Growing up in the shadow of the world's greatest leader
WHAT'S a "free Mandela", I asked my mum when I was about eight. This sign "Free Mandela" was popping up as the preferred graffiti on more and more walls across Cape Town, where I was growing up.
I'd never heard of, let alone seen a "Mandela" before.
At that time in my country of birth he was, to the ruling party, little more than a locked-away "terrorist" the white public needn't worry about.
Mum explained Mr Mandela was a man the government had imprisoned because he had been fighting for what he believed in.
I consider myself lucky to have grown up in a family that saw apartheid as wrong.
Slightly more than a decade later my entire university campus paused to watch this Mr Mandela triumphantly walk free from prison.
It was the first time many people like me, who grew up during his imprisonment, actually saw his face.
Most people were joyous when he became South Africa's first "black" president.
It was a defining moment and, at that time, my country was filled with hope and enthusiasm.
A few years later, I was given the rare opportunity to meet the man who had quickly and deservedly charmed the world.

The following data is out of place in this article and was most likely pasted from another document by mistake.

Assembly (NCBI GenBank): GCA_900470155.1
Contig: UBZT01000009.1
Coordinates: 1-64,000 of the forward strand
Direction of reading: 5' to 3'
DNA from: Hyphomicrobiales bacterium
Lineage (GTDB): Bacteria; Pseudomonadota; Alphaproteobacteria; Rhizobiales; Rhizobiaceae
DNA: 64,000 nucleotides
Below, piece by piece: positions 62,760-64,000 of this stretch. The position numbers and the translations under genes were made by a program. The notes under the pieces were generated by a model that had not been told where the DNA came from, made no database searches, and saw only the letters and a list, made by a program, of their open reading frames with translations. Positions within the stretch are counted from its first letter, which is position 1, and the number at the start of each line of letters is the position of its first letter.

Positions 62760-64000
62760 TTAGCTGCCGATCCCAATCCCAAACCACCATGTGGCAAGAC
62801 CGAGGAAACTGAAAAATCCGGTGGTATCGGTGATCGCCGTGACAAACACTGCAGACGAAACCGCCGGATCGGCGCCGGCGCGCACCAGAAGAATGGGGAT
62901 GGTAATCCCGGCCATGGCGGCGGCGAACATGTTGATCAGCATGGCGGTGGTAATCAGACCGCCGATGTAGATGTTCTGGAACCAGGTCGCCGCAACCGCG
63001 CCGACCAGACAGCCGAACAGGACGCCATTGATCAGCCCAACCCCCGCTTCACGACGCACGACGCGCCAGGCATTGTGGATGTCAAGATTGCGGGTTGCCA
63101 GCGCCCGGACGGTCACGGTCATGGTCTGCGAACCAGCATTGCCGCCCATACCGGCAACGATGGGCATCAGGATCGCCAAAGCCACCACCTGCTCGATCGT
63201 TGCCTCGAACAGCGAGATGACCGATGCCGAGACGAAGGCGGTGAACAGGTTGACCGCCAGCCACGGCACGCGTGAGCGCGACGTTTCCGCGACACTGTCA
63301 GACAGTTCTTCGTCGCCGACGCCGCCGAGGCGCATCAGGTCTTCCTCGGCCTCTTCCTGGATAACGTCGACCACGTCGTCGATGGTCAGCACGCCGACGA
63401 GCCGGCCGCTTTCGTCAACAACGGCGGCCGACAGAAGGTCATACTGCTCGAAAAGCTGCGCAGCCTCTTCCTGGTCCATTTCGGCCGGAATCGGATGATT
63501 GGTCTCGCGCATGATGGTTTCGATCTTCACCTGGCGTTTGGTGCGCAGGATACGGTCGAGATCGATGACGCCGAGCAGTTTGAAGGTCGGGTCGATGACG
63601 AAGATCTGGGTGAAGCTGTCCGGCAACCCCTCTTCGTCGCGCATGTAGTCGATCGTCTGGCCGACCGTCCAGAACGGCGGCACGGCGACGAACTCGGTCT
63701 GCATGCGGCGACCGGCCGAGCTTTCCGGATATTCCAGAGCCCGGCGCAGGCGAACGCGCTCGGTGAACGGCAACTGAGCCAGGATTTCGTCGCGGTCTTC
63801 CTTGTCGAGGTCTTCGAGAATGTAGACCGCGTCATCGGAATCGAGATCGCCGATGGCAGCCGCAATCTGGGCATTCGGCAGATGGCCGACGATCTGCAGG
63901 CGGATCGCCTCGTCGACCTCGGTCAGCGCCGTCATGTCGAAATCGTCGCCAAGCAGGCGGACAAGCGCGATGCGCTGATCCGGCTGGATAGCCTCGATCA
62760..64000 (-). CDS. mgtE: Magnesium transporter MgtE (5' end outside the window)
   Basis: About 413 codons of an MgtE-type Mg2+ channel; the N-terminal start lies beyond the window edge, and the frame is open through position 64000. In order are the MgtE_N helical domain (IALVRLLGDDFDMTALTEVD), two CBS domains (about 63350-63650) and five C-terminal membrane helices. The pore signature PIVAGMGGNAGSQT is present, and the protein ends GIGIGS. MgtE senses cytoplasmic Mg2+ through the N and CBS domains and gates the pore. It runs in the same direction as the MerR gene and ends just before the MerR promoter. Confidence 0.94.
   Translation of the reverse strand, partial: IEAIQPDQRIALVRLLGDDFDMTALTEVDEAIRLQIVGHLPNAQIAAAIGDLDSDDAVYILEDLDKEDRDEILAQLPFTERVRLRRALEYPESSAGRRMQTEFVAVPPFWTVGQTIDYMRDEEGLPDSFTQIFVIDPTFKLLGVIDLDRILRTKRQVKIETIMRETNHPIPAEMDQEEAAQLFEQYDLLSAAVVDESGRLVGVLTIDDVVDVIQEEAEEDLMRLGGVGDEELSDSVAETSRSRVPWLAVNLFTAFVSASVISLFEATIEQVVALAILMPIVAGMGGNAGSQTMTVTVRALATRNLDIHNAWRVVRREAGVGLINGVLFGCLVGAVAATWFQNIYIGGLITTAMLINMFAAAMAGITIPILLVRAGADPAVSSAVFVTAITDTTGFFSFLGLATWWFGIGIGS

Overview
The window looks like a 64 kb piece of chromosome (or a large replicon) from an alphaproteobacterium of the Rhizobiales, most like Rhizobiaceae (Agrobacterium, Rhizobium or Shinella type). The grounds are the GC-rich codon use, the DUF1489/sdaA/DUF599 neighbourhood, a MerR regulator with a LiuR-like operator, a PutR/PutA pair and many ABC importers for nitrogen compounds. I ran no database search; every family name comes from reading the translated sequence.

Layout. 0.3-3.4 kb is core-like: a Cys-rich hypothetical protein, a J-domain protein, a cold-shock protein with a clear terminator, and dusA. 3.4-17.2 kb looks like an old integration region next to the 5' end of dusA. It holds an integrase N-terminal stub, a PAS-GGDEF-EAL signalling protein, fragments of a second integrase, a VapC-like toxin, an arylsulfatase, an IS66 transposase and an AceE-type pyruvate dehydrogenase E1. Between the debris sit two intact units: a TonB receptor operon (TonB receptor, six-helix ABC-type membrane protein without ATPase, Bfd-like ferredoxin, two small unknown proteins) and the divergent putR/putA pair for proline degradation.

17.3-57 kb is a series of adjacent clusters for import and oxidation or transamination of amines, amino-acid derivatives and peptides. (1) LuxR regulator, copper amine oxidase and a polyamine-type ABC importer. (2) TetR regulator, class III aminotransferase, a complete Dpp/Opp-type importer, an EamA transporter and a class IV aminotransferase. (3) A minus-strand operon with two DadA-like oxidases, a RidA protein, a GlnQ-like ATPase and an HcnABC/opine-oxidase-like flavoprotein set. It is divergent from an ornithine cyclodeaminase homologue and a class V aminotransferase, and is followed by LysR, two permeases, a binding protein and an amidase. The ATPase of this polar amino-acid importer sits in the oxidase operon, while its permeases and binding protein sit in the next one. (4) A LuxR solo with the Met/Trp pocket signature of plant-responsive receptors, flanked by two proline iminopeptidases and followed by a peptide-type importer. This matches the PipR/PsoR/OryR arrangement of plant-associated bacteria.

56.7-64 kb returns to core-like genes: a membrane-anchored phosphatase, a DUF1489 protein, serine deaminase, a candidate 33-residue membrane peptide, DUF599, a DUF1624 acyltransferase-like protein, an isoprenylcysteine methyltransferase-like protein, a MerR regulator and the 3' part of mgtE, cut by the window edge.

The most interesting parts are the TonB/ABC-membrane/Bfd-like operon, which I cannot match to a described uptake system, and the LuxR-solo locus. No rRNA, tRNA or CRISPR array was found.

I was sent to a small school in the Eastern Cape - the poor province where Mr Mandela grew up - to report on his opening a school.
Security was tight and, between shacks and squalor, high-tech screens had been installed.
When the President finally arrived, everyone wanted to touch him, to have a moment of his attention.
Instead of talking to the high-profile journalists or dignitaries vying for his attention, I saw Mr Mandela walk towards an elderly, Afrikaans, white woman.
This woman would have undoubtedly been part of the hierarchy that took away his freedom, his rights.
But he went up to her, held her hand and said in Afrikaans - the language of his oppressors - something along the lines of "Hoe gaan dit tannie". Which means "How are you aunty?"
Little wonder, to me at least, Nelson Mandela has become the world's greatest president ever.
Three words from my youth resonate as he lies critical in a hospital bed.
"Viva, Nelson Mandela".